Paul L. Caron

Wednesday, April 17, 2024

The Experiences Of Non-Traditional Law Deans And The Law Schools That Hire Them

Timothy Fisher (Dean, Connecticut (2013-2020); Google Scholar), Lessons Learned: The Experiences of Non-Traditional Law Deans and the Law Schools That Hire Them:, 72 J. Legal Educ. ___ (2024):

Journal of Legal Education (2024)Ten years ago, the United States legal academy confronted a surprising drop in student enrollment and corresponding financial pressures. Over the ensuing years most law schools recovered, albeit with significant trimming, and for the most part rebalanced their faculty and student body in a sustainable fashion. On today’s horizon, however, is a greater and more sustained threat. A shrunken student population pipeline has hit colleges and will soon reach law schools. Inflationary pressures on wages have risen, while students’ and parents’ tolerance for tuition increases may have peaked. These financial pressures will be greatest on “access” law schools – those with the fewest financial resources and whose students are likewise the least well off financially.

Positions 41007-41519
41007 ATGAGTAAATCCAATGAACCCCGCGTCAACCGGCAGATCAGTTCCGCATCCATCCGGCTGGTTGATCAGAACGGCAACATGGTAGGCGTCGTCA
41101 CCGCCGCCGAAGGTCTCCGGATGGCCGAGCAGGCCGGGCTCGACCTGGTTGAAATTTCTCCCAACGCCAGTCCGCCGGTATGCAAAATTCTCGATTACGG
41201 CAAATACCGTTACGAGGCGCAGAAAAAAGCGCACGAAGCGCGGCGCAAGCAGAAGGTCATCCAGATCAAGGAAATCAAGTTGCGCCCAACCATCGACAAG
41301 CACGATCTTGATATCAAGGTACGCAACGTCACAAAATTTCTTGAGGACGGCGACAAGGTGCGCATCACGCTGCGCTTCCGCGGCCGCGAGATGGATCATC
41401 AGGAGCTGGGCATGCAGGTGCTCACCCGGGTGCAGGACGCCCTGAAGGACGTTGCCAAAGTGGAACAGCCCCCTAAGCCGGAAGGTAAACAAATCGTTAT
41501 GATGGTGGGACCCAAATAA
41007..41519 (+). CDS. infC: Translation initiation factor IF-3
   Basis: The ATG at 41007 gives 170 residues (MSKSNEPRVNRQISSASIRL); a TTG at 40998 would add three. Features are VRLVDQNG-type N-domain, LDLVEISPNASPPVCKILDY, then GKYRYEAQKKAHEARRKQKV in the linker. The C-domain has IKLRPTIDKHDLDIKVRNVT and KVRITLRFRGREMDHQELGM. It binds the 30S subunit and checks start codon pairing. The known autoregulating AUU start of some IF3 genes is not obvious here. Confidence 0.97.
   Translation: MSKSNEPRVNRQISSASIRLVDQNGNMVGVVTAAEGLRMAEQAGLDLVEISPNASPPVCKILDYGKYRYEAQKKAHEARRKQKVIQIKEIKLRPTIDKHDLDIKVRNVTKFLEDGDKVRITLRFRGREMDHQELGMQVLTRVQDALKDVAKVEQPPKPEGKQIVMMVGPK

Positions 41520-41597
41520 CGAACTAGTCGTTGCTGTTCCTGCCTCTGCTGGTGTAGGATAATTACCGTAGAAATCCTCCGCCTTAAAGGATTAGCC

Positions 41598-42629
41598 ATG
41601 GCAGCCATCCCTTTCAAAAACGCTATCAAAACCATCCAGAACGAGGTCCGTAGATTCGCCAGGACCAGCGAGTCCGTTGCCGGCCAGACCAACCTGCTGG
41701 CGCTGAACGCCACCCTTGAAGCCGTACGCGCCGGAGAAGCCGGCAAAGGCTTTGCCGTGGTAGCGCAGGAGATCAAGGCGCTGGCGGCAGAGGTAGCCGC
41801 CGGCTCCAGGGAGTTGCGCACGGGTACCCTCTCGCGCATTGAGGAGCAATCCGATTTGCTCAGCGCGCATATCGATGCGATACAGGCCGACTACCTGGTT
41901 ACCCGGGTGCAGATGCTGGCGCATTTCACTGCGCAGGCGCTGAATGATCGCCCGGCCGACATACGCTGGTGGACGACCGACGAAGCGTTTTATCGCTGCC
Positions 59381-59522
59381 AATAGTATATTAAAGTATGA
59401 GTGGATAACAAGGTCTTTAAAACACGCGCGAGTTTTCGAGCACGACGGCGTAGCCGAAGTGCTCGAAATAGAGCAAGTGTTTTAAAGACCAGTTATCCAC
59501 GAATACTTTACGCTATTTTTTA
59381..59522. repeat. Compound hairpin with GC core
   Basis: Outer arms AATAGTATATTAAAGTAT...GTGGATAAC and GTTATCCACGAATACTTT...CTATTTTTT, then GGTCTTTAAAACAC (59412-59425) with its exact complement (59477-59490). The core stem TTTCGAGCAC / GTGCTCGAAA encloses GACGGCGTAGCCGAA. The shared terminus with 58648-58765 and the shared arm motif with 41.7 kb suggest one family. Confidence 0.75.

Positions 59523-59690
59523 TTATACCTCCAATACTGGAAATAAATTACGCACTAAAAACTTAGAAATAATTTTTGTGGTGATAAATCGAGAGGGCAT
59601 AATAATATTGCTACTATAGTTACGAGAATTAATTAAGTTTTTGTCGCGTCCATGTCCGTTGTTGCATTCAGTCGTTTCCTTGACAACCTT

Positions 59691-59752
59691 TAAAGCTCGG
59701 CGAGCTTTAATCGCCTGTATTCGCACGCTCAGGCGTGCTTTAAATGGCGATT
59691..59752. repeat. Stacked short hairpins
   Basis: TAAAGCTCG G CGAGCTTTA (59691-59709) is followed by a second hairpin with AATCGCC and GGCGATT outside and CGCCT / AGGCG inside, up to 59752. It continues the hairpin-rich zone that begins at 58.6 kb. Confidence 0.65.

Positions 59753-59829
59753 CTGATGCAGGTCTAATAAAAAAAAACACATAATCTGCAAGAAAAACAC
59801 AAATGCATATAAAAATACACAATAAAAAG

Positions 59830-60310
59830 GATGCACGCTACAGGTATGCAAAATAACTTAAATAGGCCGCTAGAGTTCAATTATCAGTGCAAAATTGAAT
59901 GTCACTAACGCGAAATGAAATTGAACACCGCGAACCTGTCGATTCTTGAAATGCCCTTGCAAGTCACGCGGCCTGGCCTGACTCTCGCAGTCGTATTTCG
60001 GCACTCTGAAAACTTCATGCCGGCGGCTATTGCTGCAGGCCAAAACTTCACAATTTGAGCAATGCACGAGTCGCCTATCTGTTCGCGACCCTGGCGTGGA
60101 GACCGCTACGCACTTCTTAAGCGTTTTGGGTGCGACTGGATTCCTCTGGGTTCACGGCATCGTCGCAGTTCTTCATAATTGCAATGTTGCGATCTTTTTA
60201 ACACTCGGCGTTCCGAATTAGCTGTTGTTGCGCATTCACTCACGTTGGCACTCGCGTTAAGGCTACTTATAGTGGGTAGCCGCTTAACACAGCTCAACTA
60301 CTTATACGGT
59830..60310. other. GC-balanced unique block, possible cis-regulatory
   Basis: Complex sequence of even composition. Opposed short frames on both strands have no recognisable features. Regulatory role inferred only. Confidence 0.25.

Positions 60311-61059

This article explores one strategy that a number of law schools employed when such a blow to their operations occurred in the recent past. Especially following the Great Recession of 2008 many law schools turned to non-traditional deans to help them navigate the unusual challenges they faced. What follows will examine the track record of that strategy and find lessons that may inform the choices of deans that law schools will be making in the coming years.

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